AH: What work has the Collaborative been involved with?

RB: On a day-to-day basis, we’ve been partnering with other community folk who are trying to assure that there is food justice where there’s little food sovereignty or food security. We have also got an initiative of black cooperative farmers on the ground in the Twin Cities. A year or so ago, we did a food survey about access to healthy foods and we participated in a set of community conversations around these issues. A good deal of what we’ve done this past year is associated with our upcoming conference, Black Environmental Thought II. Seitu Jones, who is one of the co-founders of AfroEco, has been a collaborator with me on our IAS grant. We have a fantastic group of scholars and activists and community members who will be participating and our hope is that, in the next phase of the work, we’ll be doing some kind of publication from the conference. We also expect to do more work on the ground in the wake of some of the new information that will come out of the conference.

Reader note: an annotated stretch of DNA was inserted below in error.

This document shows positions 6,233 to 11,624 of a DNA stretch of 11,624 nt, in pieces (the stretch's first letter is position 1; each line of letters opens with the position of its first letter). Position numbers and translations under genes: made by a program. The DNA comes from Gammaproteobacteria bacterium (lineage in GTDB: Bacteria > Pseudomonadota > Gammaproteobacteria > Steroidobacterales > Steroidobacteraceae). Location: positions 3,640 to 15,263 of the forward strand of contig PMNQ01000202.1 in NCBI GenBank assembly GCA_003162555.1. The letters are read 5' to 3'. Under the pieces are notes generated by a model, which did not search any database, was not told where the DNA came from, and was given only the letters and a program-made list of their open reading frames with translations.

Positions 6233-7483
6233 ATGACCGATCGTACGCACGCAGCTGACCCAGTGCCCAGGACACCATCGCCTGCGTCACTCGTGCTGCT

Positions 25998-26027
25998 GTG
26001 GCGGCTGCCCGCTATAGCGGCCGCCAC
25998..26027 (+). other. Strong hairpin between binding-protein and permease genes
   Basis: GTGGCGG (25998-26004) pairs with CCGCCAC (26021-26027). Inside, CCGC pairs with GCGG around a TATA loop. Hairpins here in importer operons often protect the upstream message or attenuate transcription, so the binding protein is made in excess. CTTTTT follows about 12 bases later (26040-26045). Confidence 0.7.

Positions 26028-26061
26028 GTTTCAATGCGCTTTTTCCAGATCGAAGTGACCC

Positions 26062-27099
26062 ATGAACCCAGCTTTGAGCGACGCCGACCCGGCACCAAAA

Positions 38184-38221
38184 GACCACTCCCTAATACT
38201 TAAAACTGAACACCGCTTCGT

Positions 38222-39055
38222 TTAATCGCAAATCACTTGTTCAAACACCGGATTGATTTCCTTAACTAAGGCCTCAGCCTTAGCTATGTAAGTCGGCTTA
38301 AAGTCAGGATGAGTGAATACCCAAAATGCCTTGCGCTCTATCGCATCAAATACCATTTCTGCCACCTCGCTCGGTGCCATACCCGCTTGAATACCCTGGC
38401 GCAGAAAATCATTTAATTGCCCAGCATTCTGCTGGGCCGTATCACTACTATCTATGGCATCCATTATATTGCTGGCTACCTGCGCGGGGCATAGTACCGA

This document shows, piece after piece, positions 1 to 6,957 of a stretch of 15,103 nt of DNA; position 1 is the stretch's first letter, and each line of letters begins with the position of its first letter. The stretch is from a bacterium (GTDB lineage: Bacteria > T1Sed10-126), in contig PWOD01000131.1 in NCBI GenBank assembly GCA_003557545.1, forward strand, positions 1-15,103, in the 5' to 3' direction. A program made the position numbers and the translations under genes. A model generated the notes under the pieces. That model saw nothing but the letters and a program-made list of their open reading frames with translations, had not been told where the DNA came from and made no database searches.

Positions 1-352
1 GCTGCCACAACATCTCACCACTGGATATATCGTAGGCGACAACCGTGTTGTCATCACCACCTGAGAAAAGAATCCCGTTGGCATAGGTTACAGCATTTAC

AH: I had the chance to meet Sam Grant [of AfroEco] and hear about the BET Summer project. What is the relationship between the summer work and the upcoming conference?